|Publication number||US4064795 A|
|Application number||US 05/691,442|
|Publication date||Dec 27, 1977|
|Filing date||Jun 1, 1976|
|Priority date||Jun 1, 1976|
|Publication number||05691442, 691442, US 4064795 A, US 4064795A, US-A-4064795, US4064795 A, US4064795A|
|Inventors||Maria Elena Perdomo Ackerman|
|Original Assignee||Maria Elena Perdomo Ackerman|
|Export Citation||BiBTeX, EndNote, RefMan|
|Patent Citations (4), Referenced by (52), Classifications (9)|
|External Links: USPTO, USPTO Assignment, Espacenet|
The quality and taste with brewed coffee depends upon numerous factors such as the price or quality of the beans, the control exercised in roasting the beans, the proportions of the particles of different size obtained in grinding the roasted beans for brewing, freshness of use after grinding, and the extraction of the correct amount of soluble solids from the coffee during brewing.
Many different automatic coffee brewers have been designed for brewing and dispensing coffee in wide variety of quantities varying from single cup, ten cup (50 oz.), to one gallon and as large as ten gallon sizes. These are intended for use in homes, restaurants, factories and the like. Although these operate in a generally satisfactory manner, they are subject to the defects and disadvantages of passing all of the measured amounts of hot water through the coffee grounds and continuing to heat the coffee after brewing is completed, resulting in coffee which tastes astringent and bitter initially and worsens in taste with time of heating after brewing.
In "Facts About Coffee" published by the Pan-American Coffee Bureau it is stated, referring to brewing 1 pound of coffee:
If the coffee and water remains in contact long enough, about 51/2 ozs. of soluble Materials will be removed. However, complete extraction is extremely undesirable; it releases materials that make the beverage taste astringent and bitter. Such beverage is totally unacceptable. Extraction should be completed when only the first 2.9 to 3.5 ozs. of soluble materials have been removed from the grounds, as these will contain all of the desired flavor, aroma and color that the coffee has to give. When extraction is extended beyond 3.5 ozs. only bitter materials are withdrawn, and the coffee becomes astringent and unpalatable.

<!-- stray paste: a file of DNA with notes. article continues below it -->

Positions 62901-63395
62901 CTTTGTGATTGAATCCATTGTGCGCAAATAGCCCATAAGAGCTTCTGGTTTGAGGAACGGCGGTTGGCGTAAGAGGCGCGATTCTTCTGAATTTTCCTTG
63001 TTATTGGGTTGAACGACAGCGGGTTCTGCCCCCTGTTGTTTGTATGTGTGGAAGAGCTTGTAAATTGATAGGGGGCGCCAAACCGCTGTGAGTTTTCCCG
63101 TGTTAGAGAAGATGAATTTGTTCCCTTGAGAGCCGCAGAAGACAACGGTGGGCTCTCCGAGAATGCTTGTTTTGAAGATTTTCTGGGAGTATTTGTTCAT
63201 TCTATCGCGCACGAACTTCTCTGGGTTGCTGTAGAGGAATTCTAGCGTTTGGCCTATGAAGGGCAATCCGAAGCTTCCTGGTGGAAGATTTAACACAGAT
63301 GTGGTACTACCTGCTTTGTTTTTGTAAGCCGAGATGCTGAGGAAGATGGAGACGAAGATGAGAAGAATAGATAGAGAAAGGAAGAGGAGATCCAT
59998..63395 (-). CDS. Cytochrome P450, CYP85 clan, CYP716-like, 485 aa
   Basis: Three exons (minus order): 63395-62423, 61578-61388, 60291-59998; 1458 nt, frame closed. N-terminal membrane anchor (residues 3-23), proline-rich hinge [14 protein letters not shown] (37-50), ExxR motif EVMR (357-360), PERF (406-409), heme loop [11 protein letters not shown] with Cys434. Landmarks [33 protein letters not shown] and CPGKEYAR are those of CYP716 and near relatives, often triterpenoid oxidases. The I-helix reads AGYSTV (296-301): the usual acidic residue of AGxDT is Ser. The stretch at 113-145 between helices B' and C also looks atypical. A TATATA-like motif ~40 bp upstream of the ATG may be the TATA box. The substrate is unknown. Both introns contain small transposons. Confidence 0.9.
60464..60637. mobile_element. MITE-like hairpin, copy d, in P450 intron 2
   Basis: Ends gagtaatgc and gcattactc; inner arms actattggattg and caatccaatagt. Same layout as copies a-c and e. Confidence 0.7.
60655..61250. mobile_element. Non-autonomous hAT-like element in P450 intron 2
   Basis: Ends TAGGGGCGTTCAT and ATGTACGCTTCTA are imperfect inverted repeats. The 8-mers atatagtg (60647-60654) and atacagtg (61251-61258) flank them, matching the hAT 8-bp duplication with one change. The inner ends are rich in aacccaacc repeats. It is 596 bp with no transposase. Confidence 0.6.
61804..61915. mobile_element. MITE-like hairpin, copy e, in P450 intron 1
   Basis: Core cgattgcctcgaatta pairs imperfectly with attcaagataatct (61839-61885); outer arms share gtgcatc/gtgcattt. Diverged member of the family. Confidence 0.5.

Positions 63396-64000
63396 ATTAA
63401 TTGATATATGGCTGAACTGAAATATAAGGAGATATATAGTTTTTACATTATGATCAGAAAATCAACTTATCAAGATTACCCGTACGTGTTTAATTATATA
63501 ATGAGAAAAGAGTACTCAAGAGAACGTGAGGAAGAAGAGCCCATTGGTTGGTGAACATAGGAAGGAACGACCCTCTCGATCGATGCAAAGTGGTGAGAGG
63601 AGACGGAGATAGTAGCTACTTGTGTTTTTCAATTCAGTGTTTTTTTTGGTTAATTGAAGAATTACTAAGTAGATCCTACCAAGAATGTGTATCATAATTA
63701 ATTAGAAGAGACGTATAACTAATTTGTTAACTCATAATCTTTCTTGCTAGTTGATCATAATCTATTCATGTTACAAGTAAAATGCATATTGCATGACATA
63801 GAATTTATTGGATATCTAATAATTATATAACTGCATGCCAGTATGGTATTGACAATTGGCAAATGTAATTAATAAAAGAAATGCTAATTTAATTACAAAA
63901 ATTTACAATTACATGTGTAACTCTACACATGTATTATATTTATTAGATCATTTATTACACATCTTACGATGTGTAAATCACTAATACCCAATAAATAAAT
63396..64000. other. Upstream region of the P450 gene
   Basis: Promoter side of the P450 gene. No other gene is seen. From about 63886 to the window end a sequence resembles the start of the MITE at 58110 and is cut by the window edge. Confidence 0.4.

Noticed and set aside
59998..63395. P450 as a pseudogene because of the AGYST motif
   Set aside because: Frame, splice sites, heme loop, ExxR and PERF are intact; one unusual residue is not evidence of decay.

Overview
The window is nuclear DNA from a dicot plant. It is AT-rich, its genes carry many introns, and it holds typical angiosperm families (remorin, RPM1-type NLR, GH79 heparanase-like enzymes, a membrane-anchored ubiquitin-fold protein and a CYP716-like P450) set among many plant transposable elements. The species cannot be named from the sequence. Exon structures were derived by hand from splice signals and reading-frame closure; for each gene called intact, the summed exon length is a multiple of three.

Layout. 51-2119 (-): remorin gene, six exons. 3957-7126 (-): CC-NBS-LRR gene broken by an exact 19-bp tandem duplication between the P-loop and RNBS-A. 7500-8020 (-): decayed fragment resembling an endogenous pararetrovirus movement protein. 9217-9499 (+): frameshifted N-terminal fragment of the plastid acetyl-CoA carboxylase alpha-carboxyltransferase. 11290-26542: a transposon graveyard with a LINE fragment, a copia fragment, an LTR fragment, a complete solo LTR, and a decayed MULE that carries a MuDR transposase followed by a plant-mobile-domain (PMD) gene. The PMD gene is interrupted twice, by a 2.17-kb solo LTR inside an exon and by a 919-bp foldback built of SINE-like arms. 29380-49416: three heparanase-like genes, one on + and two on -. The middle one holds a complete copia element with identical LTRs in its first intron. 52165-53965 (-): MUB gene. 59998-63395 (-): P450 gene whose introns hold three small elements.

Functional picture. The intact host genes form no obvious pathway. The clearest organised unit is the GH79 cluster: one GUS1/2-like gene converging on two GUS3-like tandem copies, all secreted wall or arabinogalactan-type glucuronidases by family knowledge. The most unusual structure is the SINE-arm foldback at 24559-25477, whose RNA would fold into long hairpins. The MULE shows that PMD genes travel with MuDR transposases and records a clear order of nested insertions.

Publication No. 61, 1970 entitled "The Direct Reading Coffee Hydrometer" contains a chart labeled FIG. 4 which shows that after considerable and lengthy testing, ideal coffee may be brewed using anywhere from 1.85 to 2.60 gallons of water per pound of coffee. However, with any ratio within this range the brew may be strong, bitter, underdeveloped or weak, unless the time of contact with the water with the coffee is controlled to yield from 1.15 to 1.35% solids in solution extracted from the coffee which is equivalent to approximately 2.9 to 3.5 ozs.
In a pound of coffee, 2.9 ozs. represents 53% of the 5.5 ozs. capable of complete extraction. 3.5 ozs. represents 64% of the 5.5 ozs. (complete extraction). Therefore to obtain ideal coffee brew, between 53 and 64% only of the hot water should be allowed to contact the coffee grounds, and between 36 and 47% of the hot water should bypass the coffee grounds. Confirming this recommendation, the first cited publication for manually poured, large urns states, "If all of the water cannot be passed through the grounds within the prescribed brewing time" (which is between 4 and 6 minutes), "it may be necessary to place some of the water (up to 40%) in the bottom of the urn before brewing. This prevents over-extraction and bitterness."
The present invention relates to automatic coffee brewers and has for its primary purpose the provision of a brewer which overcomes the defects and disadvantages of conventional brewers as briefly outlined above.
It is a further important object of the invention to provide an improved automatic coffee brewer which passes about 60% of the heated water through coffee grounds for brewing, bypasses the remaining 40%, and both the brewed liquid and the bypassed liquid in hot condition being received in a thermo-insulated jug where they are retained hot for considerable period of time without further heating.
It is another important object of the invention to provide an automatic coffee brewer which makes ideal coffee brew of excellent taste, which brew does not become bitter with passage of time since it is kept hot in a thermos beaker so as to retain its heat and good taste for a number of hours.
It is still another object of the invention to provide an improved automatic coffee brewing machine which is of simple construction and inexpensive to fabricate and operate, which avoids waste of coffee which is too bitter and the need to throw away such bitter coffee, and which saves the cost of electricity to the user through omission of any electrical heating unit to maintain the brewed coffee warm.